After blowing his trust-fund and doing a brief stint in jail, a prodigal screw-up returns home in order to fix up his dead uncle’s house and sell it. He reconnects with a woman whose past is also filled with pain and mystery. Woven into the narrative are G-chat logs, passive-aggressive emails, and all the trappings of the Frivolous Now. Each paragraph has at least one striking or hilarious line. Every few pages manage to bear the full weight of a short story. Dialogue snaps with a bizarre aptness reminiscent of Denis Johnson, and the novel in total presents a coiled, deeply sensitive intelligence. The dust jacket describes Somerville’s sense of humor as “dark,” but for readers of a certain disposition, the universe that he has created here will seem perfectly familiar and in line with the oddness and distinct challenges that come along with being a modern, thinking person. Go buy this book.
A biography of the archbishop of Canterbury that reads like a premium-cable costume drama.
Much ink has already been spilled on the life of Thomas Becket, but regular BBC contributor John Guy offers a portrait that will appeal to both scholars and casual history buffs alike. Equally comfortable on a warhorse as behind an altar, the archbishop of Canterbury’s clash with his former friend King Henry II (not the most famous Henry, but no slouch himself when it came to kingly callousness) is one of history’s great grudge matches, and Guy tells the story with remarkable skill, especially considering the dizzying amount of research that must have been required.
To call this book a biography seems to sell it short, as it also vividly presents a picture of medieval London and its environs worthy of a premium-cable costume drama. In addition to the essential politics, there are grace notes on things like trade, architecture, and local custom, and the book is a study not only of Becket but also the entire feudal structure that he had to contend with. Becket was in his own cathedral when he was slain by four of Henry’s fully armored knights—the scene is pure Godfather, only more grisly.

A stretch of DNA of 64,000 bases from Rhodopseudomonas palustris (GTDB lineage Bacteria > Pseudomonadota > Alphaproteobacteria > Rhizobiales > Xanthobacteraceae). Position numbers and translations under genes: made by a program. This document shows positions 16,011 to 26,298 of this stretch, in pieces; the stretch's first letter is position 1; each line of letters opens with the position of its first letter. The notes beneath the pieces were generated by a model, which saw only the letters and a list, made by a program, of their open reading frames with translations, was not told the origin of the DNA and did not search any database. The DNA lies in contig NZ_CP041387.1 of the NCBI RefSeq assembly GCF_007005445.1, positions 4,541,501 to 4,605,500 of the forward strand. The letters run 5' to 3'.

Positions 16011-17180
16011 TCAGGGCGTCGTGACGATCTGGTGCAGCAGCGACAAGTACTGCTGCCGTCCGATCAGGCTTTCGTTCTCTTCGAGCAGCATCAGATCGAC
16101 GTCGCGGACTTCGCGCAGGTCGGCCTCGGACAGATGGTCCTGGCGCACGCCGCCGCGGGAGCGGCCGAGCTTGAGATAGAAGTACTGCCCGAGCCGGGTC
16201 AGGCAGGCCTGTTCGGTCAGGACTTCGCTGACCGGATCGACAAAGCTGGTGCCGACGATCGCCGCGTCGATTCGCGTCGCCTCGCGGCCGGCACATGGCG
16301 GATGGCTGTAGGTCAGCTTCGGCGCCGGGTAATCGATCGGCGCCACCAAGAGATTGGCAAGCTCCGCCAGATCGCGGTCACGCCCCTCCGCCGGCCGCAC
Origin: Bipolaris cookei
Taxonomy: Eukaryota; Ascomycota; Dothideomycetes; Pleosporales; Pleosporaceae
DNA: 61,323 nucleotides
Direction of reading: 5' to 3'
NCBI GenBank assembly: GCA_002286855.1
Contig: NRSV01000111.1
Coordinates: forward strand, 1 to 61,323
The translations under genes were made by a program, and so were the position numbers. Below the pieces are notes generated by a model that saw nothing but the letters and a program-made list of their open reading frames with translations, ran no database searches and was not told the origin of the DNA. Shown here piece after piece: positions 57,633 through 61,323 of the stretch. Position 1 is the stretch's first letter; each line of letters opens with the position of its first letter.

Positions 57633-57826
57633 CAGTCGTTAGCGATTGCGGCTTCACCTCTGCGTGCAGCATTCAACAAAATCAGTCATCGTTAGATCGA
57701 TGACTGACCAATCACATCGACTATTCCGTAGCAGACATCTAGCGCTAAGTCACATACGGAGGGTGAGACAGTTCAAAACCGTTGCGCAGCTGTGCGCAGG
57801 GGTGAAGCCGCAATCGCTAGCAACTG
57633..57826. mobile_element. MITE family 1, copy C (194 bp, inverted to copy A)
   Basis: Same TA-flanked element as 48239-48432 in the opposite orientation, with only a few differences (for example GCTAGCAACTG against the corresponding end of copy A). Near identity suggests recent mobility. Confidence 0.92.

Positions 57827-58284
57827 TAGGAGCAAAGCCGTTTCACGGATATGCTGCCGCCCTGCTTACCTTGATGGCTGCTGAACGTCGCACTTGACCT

The bleak landscape of an Ireland hit hard by recession comes through in this psychological detective thriller.
Mick “Scorcher” Kennedy, the Dublin detective who last appeared in French’s bestselling Faithful Palace, is back as the narrator of Broken Harbor. He prefers to play it by the book, but only because it gets him results. In this new installment, he gets tapped to lead the investigation of a high-profile murder that left a man and his two young children dead and his wife fighting for her life. As the mystery expands, Kennedy must contend with not only the twists of the case but also his own family’s dark past, which is inextricable from the old seaside town.
French’s plotting is gripping and original, but perhaps most impressive is her facility with the psychological implications of murder. There is evil at work in this book, but it’s an evil that can be found within human nature rather than contrived to give the hero something to grapple with. Also on display is a bleak landscape of an Ireland hit particularly hard by the recession.
Every week, we present brief but in-depth reviews of five fiction and non-fiction books.
Why do we use enormous resources to save some species and let others die? Melissa Holbrook Pierson on the strange ways of humans.